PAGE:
Posts Tagged eastern towhee

A Walk in the Park

It was a lovely morning for a long walk in the woods of Ridley Creek State Park.  I got out there at 10 am (yeah, I know…) and spent about three and a half hours wandering.  It is a good way to clear the head.

As you can tell by now, I am not the best photographer. I’ve been too lazy to learn all the settings for my camera, to poor to get Photoshop (and too busy to figure out how to use it), not to mention I have poor eyesight and shaky hands. No matter. I take pictures anyway. But today would’ve been a good day to be fast and steady with the camera, because lots of little creatures kindly made themselves available for a photo shoot.

Check out the eyes (click for enlargement):

A wary fox

A fox a bit more relaxed

I really like Baltimore Orioles and their cheery whistling.  Here are some pics:

Baltimore Orioles at play (I think…)

Baltimore Oriole in flight

Ovenbirds are easy to hear (“teacher teacher Teacher Teacher TEACHER!”), but not so easy to see. But today one very kindly made himself available.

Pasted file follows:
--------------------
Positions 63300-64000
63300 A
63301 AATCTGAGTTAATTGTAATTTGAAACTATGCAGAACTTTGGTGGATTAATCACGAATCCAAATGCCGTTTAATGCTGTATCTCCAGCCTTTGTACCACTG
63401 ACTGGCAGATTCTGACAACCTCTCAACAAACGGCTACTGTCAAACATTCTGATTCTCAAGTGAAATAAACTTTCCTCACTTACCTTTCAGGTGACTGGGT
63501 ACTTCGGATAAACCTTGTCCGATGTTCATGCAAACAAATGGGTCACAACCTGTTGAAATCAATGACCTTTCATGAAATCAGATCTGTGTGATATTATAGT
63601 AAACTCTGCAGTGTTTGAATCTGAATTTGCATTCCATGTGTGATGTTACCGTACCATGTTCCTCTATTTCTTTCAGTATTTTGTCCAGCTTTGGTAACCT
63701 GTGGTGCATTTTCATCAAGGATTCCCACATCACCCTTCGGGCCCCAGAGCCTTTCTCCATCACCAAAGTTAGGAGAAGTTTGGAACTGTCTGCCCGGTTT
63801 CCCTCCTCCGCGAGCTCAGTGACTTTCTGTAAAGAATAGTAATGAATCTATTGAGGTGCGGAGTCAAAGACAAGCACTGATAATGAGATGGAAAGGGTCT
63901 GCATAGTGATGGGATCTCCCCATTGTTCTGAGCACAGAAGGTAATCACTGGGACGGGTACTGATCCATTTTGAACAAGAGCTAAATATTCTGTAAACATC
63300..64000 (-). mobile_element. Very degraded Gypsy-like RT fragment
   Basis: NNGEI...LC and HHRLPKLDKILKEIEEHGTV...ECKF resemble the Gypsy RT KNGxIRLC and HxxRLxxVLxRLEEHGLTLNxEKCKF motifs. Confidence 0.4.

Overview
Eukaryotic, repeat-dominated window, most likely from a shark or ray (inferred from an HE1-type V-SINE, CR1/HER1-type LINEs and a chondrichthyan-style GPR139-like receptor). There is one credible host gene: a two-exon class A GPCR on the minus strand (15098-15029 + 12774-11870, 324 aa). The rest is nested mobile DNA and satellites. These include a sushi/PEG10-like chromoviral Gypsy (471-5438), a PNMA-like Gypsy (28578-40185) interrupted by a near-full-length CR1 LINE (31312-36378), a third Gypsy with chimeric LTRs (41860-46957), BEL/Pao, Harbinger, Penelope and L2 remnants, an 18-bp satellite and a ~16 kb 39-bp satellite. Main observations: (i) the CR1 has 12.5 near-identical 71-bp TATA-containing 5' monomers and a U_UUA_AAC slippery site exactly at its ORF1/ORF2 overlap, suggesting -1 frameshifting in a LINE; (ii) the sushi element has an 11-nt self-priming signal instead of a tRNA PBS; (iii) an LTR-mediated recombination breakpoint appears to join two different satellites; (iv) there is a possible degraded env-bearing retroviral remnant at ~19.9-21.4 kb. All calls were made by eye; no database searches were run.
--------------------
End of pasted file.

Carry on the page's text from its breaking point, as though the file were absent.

Ovenbird

Being still relatively new to birding, I hadn’t seen a Kentucky Warbler before this morning. I took about 70 shots of this guy, but “Old Shaky Hands” only came away with a few slightly worthy ones. Too bad, because this kind of closeup does not seem to happen every day.

A (blurry) Kentucky Warbler on the ground

Kentucky Warbler singing

Kentucky Warbler perched

Kentucky Warbler

I thought this was a nice shot of a Veery:

Veery

And, just because I like ’em, an Eastern Towhee:

Eastern Towhee

 

 

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Another Beautiful Morning Birding

This morning, Ridley Creek State Park was crisp, clean, and cool (okay, even cold).  A great morning for a hike and for communing with nature.  I got to see Red Tailed Hawks squabbling over luncheon of small mammal, a Pileated Woodpecker being choosy about which tree was worth a peck, and, among many other species, a fairly large number of Eastern Towhees.  Here are a couple pics:

Here’s the female Eastern Towhee. Note the brownish hood.

And here’s the male Eastern Towhee, with his black hood.

[click the pic to enlarge]

 

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